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An Islamic State militant who helped imprison and brutalize American hostage Kayla Mueller will not be charged in the U.S., the White House announced Friday.

WASHINGTON — An Islamic State militant who helped imprison and brutalize American hostage Kayla Mueller will not be charged in the U.S., the White House announced Friday.

The militant known as Umm Sayyaf, who had been cooperating with American military interrogators after she was captured in Syria during a May U.S. Special Operations raid, will be prosecuted in the Kurdish region of Iraq by Kurdish authorities, White House spokesman Josh Earnest said.

She will be tried in the Kurdish system. "While we obviously can't guarantee a particular result, we do have a firm belief that she will be held accountable for her crimes," Earnest said.

On Thursday, the Defense Department announced that Umm Sayyaf has been transferred to a facility in the Iraqi Kurdish capital of Irbil. She is the wife of an Islamic State financier known as Abu Sayyaf, who was killed during the Delta Force raid.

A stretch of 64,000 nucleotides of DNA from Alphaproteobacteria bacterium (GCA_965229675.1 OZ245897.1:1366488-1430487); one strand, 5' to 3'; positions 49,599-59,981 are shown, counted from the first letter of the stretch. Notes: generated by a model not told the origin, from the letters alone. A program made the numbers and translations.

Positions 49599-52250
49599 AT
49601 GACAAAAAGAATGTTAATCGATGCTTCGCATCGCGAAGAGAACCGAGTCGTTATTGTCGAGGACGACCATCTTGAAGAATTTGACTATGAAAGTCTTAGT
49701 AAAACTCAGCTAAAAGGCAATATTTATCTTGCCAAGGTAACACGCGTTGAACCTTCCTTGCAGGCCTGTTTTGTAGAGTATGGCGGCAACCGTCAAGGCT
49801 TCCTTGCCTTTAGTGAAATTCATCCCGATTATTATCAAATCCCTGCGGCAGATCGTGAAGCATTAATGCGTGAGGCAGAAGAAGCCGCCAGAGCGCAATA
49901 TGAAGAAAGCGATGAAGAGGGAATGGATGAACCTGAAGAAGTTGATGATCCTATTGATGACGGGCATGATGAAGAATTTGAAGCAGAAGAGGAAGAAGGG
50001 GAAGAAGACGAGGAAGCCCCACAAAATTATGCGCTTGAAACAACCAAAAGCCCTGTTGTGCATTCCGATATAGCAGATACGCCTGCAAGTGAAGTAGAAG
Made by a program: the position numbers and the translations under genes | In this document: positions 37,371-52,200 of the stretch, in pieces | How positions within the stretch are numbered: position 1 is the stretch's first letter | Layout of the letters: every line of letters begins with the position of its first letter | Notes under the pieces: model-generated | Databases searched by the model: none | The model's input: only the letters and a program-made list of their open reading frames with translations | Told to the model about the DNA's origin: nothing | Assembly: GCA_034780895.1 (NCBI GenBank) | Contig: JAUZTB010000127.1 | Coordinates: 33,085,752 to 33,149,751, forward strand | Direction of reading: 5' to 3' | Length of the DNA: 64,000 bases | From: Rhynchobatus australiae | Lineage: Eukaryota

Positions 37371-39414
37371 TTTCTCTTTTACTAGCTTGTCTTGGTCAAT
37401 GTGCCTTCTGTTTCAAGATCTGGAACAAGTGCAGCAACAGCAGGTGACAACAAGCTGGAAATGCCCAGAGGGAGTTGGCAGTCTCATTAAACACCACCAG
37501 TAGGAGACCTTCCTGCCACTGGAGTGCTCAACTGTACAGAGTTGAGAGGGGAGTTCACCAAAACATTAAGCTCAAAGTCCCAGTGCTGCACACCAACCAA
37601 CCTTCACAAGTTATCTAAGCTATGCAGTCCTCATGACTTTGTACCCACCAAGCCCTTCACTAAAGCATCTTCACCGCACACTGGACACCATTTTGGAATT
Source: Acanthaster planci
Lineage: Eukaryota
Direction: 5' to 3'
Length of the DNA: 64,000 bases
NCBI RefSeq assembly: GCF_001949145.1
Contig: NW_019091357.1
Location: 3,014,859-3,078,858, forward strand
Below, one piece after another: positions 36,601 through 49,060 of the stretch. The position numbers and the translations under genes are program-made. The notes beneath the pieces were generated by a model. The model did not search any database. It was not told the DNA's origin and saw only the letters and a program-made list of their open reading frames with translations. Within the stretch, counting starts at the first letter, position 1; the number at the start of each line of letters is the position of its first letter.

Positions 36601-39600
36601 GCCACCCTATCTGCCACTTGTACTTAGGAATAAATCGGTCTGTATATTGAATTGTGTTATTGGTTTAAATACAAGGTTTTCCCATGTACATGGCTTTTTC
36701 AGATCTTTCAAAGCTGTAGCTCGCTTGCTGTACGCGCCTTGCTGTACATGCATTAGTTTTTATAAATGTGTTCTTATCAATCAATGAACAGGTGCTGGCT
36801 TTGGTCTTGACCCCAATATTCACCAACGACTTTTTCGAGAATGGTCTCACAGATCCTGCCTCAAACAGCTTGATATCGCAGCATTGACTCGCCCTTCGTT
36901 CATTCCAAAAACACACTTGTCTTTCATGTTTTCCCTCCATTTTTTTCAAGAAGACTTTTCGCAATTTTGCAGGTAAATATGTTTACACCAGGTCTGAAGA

Another senior Islamic State figure took Mueller as a "wife," and visited her occasionally while she lived with the Sayyaf couple, according to two American officials who spoke on condition of anonymity because the details are classified. They declined to name the Islamic State official.

Documents seized at the site, and hours of conversations with Umm Sayyaf, have provided American officials with some of their best intelligence to date on the Islamic State, U.S. officials have said.

Mueller, who was from Prescott, Arizona, and her Syrian boyfriend were taken hostage in August 2013 after leaving a Doctors Without Borders hospital in Aleppo, Syria. The boyfriend was later released. In February, the Islamic State announced her death, saying she had been killed in a Jordanian air strike. U.S. officials have never confirmed that.

Earnest said Umm Sayyaf "will be held accountable for her crimes," in Iraq.

Associated Press writer Connie Cass contributed to this report.